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ITTFA Comment on… Global travel booming but Europe is slow

Travel exhibitions will become more important than ever while Europe slows down as both a destination for tourists and a source of outbound visitors.

After three years of stagnant growth, international tourism experienced a spectacular rebound in 2004. According to the World Tourism Barometer, international tourist arrivals reached an all-time record of 760 million — up 10% on 2003.

Prospects for 2005 have been hit by the Asian tsunami, but according to this World Tourism Organisation report Asia-Pacific had the highest growth (29%) last year, which should help sustain the countries affected.

The Middle East (+21%) and the Americas (+10%) also grew strongly, while Africa (+7%) and Europe (+4%) performed below the world average.

Europe had the lowest growth of any region, with the excellent performance of countries in Central and Eastern Europe (+10%) and Northern Europe (+7%) offset by modest growth in Southern/Mediterranean Europe (+2%) and in Western Europe (+2%). The more mature destinations in the euro zone were particularly affected by increased competition from non-euro destinations.

A separate report shows that Europe is also stagnant for outbound travel. The World Travel Market Global Travel Report produced at the exhibition in London last November shows 4% growth in trips between January and August 2004, but a 1% fall in spending to 917 euros per person.

European travel shows get exhibitors and indeed visitors from all over the world, and a high percentage usually come from Europe. But many shows are seeing growth as exhibitors compete for the European visitor, and European countries increase their promotional efforts.

MITT in Moscow witnessed growth of 13% at this year’s show, with large growth from western European destinations as well as long-haul.

Frederique Maurell, senior events and sales manager of organiser ITE Travel Division, says: “More and more companies are looking to alternative markets and sectors. MITT and UITT offer companies direct access to the Russian and Ukraine markets, which are still showing substantial growth.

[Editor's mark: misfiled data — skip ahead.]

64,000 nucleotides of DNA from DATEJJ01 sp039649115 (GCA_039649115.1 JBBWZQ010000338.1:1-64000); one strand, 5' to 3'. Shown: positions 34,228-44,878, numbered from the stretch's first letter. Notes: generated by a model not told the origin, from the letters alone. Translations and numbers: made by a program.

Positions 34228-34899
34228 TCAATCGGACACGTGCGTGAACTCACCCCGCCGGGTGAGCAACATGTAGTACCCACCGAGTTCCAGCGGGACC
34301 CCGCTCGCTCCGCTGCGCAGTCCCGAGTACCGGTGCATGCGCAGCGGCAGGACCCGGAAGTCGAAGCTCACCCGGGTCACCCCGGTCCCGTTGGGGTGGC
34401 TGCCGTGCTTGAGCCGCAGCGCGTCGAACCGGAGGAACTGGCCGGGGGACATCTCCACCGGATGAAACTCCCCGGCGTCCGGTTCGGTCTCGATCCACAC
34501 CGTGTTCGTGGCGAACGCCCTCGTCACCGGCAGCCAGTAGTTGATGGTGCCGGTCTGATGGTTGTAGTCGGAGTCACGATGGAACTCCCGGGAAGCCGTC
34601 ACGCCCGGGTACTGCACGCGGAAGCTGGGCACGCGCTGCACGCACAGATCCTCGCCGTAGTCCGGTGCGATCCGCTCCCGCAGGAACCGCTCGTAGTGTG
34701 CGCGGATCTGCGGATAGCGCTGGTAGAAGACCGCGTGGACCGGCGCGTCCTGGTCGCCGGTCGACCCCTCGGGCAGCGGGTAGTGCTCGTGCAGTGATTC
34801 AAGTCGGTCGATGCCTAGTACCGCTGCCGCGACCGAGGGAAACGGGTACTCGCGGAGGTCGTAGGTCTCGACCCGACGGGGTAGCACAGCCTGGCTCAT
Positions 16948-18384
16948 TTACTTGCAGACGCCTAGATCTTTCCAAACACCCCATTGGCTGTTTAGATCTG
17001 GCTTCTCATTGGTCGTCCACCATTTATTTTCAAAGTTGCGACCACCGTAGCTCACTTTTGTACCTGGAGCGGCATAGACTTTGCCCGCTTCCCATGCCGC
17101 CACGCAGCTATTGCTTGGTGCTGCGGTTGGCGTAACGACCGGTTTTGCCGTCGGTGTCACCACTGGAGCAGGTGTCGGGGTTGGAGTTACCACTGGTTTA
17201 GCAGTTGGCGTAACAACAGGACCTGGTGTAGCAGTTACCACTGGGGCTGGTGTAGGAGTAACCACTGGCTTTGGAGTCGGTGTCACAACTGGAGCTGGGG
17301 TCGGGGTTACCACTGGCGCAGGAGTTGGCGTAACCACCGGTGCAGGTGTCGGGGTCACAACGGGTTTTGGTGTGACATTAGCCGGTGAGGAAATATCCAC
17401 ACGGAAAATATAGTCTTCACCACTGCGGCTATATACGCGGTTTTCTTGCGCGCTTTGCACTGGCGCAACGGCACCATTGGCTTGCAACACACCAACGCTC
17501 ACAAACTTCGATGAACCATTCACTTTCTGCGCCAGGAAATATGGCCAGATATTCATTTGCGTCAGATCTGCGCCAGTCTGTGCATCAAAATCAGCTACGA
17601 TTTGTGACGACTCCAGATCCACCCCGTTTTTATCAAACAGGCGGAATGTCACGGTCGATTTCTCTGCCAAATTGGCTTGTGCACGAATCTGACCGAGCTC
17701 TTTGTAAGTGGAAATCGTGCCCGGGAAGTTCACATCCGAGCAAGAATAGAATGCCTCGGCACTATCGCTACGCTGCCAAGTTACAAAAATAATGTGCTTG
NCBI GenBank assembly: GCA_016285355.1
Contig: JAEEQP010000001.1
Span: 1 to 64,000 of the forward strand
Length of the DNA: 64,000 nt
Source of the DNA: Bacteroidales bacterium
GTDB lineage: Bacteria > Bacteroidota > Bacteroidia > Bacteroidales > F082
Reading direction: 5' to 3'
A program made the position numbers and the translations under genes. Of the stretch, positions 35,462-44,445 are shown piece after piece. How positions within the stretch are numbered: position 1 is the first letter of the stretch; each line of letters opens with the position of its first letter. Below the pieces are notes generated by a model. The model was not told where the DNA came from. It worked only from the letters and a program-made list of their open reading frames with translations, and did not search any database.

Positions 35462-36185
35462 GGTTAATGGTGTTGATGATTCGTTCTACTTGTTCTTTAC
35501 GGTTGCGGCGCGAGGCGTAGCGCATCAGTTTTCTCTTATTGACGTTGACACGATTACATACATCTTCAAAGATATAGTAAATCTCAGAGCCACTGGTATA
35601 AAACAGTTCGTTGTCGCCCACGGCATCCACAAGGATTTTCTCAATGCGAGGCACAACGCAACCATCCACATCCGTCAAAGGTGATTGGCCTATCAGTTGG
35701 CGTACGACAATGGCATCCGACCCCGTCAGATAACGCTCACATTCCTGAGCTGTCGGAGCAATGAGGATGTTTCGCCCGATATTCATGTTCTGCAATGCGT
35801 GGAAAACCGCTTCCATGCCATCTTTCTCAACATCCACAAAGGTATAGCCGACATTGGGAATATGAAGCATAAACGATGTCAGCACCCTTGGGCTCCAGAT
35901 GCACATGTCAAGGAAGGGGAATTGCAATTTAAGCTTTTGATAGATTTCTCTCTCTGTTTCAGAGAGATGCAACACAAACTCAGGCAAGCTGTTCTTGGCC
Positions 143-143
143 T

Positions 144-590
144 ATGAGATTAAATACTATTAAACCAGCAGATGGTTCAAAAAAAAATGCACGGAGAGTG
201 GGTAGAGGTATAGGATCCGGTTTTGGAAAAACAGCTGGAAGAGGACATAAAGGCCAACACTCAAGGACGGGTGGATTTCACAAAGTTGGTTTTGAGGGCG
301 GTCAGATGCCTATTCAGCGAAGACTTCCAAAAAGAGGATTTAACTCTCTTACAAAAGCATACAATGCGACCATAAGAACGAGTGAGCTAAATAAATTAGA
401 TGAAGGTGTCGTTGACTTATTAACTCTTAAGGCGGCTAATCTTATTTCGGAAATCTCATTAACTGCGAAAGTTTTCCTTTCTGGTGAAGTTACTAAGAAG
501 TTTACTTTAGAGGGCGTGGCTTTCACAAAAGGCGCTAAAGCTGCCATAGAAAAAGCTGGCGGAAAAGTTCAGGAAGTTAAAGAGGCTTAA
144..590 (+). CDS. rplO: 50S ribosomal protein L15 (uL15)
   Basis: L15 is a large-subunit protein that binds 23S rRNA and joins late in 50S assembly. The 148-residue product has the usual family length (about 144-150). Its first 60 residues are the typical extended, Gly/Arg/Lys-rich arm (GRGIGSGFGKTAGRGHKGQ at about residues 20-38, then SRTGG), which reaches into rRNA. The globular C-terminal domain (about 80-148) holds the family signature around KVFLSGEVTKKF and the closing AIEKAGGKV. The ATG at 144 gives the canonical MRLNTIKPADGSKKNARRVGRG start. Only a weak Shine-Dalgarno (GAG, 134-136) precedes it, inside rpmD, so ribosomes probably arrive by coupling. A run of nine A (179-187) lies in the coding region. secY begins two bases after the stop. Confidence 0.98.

“As tourism in Western Europe slows down, the challenge is to develop new ways to reach the audience. Exhibitions are still recognised as the most efficient industry platform to come face-to-face with existing clients and prospects.”

The EMITT show in Istanbul is also growing, and director Hacer Aydin says many exhibitions are seeing new exhibitors from countries as diverse as Chile and Libya.

“Many countries used to participate only at ITB in Berlin and WTM in London, but nowadays we see them also in Moscow, Turkey, Ukraine, Serbia etc as they seek new markets,” she explains.

“People are looking for new, interesting and exotic destinations which they have never been to before. Many people never thought to go to Libya for a holiday, but Libya has started to make great promotion in Moscow and Turkey.

“We must pay more attention to new markets which are hungry for opening themselves to the world.”

The UTAZAS show in Budapest recorded 30% more exhibitors, responding to increased travel by Hungarians. Director and ITTFA chairman, Klara Tihanyi, says: “Tourism is growing worldwide and showing it can bounce back from a crisis.

“Overall there may be slow growth in Europe, but there are many emerging markets and low-cost airlines are increasing demand. All this is good news for trade fair organisers.”

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